While balding is a natural and expected part of human life, it can also be an embarrassing problem for some men and even some women. Even setting aside the lack of aesthetic appeal of hairstyles like the combover, thinning hair can leave your head feeling chilly on those cool winter mornings. While there have been some miracle cures designed to stop hair loss, and in a few cases even regrow hair, you can’t be sure what you’re going to get, because the effectiveness of such products varies from person to person, and these remedies can get quite expensive over time.
But what if there was a better option? One that not only was sure to work, but was also readily available and affordable? A cure like that could completely change the conversation around baldness. Perhaps already we’re closer to an answer than we think, as a potential cure has arisen from a most unlikely source: McDonald’s French fries. Fast food probably isn’t the first place you’d look for a cure for anything, except maybe hunger, but there is a method using an ingredient in McDonald’s fries that has shown some promising results with mice. Some signs suggest that it’ll work for humans, too.
According to Japanese stem cell scientists from Yokohama National University, there’s an ingredient used in McDonald’s fries that may reverse baldness by creating new hair follicles. The chemical in question is known as dimethylpolysiloxane. It’s a type of silicone that McDonald’s adds to their fries so that the cooking oil does not froth up when the fries are put into the fryer. The study was considered a significant success, as this chemical was used in the mass production of hair follicle germs (HFGs). As you might imagine, HFGs are a key component in dealing with baldness.
If you’re curious about the specifics of the study, it all comes down to the base of the culture vessel. In this experiment, the scientists employed dimethylpolysiloxane as a substrate material to secure the foundation of the culture vessel. This lead to the formation of 5,000 HFGs, which were then transferred onto a mouse in a sort of chip form. By applying the HFGs this way, scientists discovered that the HFGs were able to create hair follicles as well as hair shafts, which of course led to the sprouting of hair from the bodies of the formerly nude mice.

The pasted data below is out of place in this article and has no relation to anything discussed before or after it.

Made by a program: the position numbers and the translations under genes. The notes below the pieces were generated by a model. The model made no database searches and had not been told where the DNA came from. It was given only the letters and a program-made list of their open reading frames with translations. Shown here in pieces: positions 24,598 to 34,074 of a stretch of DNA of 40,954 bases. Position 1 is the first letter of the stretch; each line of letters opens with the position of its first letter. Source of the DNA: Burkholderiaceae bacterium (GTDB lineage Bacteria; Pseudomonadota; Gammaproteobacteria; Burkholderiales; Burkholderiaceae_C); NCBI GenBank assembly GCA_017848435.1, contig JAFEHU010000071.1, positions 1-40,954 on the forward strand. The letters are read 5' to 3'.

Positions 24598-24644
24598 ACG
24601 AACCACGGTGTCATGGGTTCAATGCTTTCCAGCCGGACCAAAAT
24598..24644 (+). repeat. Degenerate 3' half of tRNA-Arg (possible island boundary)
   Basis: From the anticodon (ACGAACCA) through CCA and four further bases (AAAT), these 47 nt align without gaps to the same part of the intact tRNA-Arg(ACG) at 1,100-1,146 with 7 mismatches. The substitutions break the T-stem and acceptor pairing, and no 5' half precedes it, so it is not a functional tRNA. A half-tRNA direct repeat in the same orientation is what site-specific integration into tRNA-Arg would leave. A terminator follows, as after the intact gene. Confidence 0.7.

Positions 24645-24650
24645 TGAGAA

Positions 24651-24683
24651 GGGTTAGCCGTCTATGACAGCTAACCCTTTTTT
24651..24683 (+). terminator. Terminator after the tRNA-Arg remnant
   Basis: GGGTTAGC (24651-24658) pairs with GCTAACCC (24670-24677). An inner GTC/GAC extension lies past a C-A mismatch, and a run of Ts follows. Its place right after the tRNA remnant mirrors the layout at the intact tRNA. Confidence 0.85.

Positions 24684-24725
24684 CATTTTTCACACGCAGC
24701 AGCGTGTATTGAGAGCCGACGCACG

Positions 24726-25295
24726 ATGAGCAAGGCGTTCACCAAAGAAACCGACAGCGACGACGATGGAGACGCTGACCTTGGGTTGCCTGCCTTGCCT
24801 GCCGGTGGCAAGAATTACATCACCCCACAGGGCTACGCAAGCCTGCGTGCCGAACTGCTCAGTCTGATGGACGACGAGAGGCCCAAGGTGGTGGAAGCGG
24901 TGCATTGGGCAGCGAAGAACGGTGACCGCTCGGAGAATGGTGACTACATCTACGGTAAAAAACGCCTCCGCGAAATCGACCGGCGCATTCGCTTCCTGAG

Now, mice aren’t people. While some aspects of mice hair are similar humans, there are differences that must be accounted for when one is applying research and results from animal cases to human ones. As a next step, the team is considering the use of human keratinocytes, as well as dermal papilla cells, to induce HFG formation in humans. As a bonus, the procedure appears to be rather simple, so if it works, it will hopefully be easy to implement. Ideally, success here will improve the outlook of those who happen to be balding.Related: 15 Foods That Increase Your Blood Pressure
While this experiment has provided some significant promise for dealing with baldness in humans, there is still quite a long way to go before something like this hits the market. That being said, as mentioned earlier, if and when it does, it will likely be a game changer. As it is, combating baldness via the currently available treatments is rather expensive, whether they are oral or topical medications, or even more expensive options such as hair grafts applied to the scalp. Hopefully, this research leads to a more effective, more affordable treatment option, as well as one that’s fast-acting, too.